Part 3: Psychological Assessment— Testing and assessment for missionary candidates
When we think of testing in personnel selection and missions, the first thing that often comes to mind is the issue of particular kinds of tests. I want to take a step back and look at the bigger world of assessment as opposed to the smaller world of testing. Why?
It is my opinion that if we look at assessment in its global sense, we will see that there are ways to understand and evaluate people outside of psychological instruments. This is important because most psychological instruments are restrictive, that is, only licensed or trained people can use them, and they fall under the definition of confidential medical information. They are also usually developed through research and are “normed” for specific populations. That also means they have varying degrees of reliability and validity when compared to a cross-cultural population. (For a separate discussion of cross-cultural psychological issues, see an article about recent ground-breaking research, “We Aren’t the World.”) While psychological instruments must be addressed ethically and legally, personnel people can also use other ways of obtaining information that will be useful for the missionary endeavor.
Real life assessments
How do you generally find out about another person, in terms of their strengths, their life experiences and their weaknesses? Much of that information you get without doing any kind of testing at all. You learn from face-to-face interactions, conversations, and a series of questions. Most likely you also give some information about yourself as well. We can get information about a missionary candidate by using tools like narratives and questionnaires. As you think of this process, it's important to know what kind of information you need. For example, it would be important to know how a person understands when he is under stress, when there is danger, when she is anxious, when he is frustrated, and when she is angry. How does the candidate read other people? You can get quite a bit of information about behavior and responses simply by asking questions about these topics.
You also can find out information by asking people to complete a narrative, which describes a particular situation. "Most of us have had experiences in our lives so far, which are quite stressful. We didn't know how to fix things, or we were concerned that things seem to be getting worse and we weren't sure what to do next. Think of two separate situations in your own life and write about them below." This is an example of trying to get a narrative response in learning about how someone manages stress.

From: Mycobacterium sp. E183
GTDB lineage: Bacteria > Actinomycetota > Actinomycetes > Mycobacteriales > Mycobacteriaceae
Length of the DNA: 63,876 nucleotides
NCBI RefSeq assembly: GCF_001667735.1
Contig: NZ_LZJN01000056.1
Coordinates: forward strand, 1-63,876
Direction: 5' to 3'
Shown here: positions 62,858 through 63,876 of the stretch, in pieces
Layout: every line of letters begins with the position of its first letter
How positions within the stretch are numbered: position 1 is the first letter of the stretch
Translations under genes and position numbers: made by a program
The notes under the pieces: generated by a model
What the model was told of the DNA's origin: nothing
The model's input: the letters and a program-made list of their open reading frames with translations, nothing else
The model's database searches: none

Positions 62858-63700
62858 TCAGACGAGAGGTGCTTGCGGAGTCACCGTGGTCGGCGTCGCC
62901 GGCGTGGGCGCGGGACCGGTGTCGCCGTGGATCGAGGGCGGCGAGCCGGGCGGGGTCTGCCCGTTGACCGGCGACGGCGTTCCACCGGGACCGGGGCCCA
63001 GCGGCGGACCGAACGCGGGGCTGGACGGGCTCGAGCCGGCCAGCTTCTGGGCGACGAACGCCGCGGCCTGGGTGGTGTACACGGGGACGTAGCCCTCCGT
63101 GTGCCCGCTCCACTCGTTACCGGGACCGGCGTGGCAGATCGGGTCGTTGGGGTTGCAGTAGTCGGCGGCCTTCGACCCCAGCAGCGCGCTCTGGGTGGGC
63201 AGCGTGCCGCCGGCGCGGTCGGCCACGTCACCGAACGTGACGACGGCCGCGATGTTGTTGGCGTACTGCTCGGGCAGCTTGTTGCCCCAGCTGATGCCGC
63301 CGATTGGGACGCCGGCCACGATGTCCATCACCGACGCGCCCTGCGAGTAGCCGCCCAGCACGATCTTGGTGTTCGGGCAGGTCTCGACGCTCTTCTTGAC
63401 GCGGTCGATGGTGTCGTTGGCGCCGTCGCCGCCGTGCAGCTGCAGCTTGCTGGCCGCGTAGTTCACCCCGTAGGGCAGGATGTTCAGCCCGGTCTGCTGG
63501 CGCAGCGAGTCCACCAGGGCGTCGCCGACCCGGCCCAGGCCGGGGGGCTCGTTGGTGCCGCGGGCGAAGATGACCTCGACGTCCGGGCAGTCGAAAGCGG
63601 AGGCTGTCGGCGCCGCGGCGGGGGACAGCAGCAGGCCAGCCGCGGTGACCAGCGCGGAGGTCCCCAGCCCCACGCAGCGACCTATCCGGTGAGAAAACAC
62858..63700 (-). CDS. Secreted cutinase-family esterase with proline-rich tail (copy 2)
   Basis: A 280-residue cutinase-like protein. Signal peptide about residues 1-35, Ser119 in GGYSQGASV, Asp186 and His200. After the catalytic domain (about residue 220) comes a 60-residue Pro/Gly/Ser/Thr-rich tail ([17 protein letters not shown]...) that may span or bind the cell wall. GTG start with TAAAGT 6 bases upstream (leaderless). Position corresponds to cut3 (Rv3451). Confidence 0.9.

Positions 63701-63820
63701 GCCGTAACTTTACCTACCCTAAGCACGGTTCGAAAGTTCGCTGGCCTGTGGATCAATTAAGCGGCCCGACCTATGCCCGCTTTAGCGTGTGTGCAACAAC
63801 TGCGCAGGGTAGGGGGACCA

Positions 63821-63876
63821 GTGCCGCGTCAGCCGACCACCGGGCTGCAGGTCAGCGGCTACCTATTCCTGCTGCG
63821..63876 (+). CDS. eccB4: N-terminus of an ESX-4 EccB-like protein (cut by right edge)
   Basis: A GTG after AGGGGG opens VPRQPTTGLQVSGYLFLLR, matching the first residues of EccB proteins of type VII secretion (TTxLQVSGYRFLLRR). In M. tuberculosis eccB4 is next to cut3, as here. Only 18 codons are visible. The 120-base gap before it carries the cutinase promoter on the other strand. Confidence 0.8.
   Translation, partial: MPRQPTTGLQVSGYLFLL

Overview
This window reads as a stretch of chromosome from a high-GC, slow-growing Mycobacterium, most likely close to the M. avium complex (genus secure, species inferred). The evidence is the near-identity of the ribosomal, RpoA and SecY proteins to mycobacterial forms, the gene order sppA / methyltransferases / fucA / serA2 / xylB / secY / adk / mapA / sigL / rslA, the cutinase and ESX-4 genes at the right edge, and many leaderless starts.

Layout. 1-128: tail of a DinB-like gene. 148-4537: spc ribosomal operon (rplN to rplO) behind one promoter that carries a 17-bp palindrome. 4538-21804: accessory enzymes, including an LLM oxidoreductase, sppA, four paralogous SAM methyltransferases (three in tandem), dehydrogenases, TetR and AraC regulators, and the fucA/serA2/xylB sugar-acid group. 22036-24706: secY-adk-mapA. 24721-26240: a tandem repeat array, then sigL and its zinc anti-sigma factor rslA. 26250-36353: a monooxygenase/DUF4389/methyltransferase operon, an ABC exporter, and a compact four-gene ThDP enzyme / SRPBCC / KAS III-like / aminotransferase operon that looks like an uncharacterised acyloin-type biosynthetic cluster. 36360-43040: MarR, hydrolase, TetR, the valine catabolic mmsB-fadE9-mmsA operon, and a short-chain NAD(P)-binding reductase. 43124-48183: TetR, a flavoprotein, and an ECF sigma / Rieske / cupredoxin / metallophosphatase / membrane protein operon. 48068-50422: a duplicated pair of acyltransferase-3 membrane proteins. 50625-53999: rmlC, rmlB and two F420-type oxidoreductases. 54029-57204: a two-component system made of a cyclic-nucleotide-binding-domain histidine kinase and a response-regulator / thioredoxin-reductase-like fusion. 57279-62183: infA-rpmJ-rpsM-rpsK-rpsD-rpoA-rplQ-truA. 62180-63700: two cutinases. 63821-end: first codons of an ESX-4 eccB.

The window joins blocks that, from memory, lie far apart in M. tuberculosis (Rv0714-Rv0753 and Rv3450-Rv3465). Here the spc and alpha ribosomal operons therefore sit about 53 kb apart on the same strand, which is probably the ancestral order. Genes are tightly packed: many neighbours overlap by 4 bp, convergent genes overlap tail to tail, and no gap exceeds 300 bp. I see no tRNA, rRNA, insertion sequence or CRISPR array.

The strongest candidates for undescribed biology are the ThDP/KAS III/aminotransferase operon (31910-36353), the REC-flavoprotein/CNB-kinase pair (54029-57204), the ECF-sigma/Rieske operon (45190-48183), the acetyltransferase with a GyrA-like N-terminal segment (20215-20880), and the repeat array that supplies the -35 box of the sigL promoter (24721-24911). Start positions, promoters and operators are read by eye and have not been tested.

A critical part of any kind of narrative or questionnaire, particularly when doing face-to-face interviews, is to ask open-ended questions. That would be the topic of another post.
There are three other categories that I want to reference in this post. Theresa referenced vocational assessments and general personality inventories. Also, we often don’t pay enough attention to the issue of spiritual assessments. That would be done by taking a spiritual history, which might include a number of narratives.
As you can see, there is a lot of information available out there, with no cost except for personnel time. The best assessments measure multiple dimensions and arenas, from multiple viewpoints, and try to get at information and experience as close to the prospective work assignment as possible.Sounds like we have lots to talk about. First, why don’t you define the whole realm of testing a bit better for us?
Disclaimer: not official legal or psychological advice or opinion
Because of the generality of the information on this site, it may not apply to a given place, time, or set of facts. It is not intended to be legal advice, and should not be acted upon without specific legal advice based on particular situations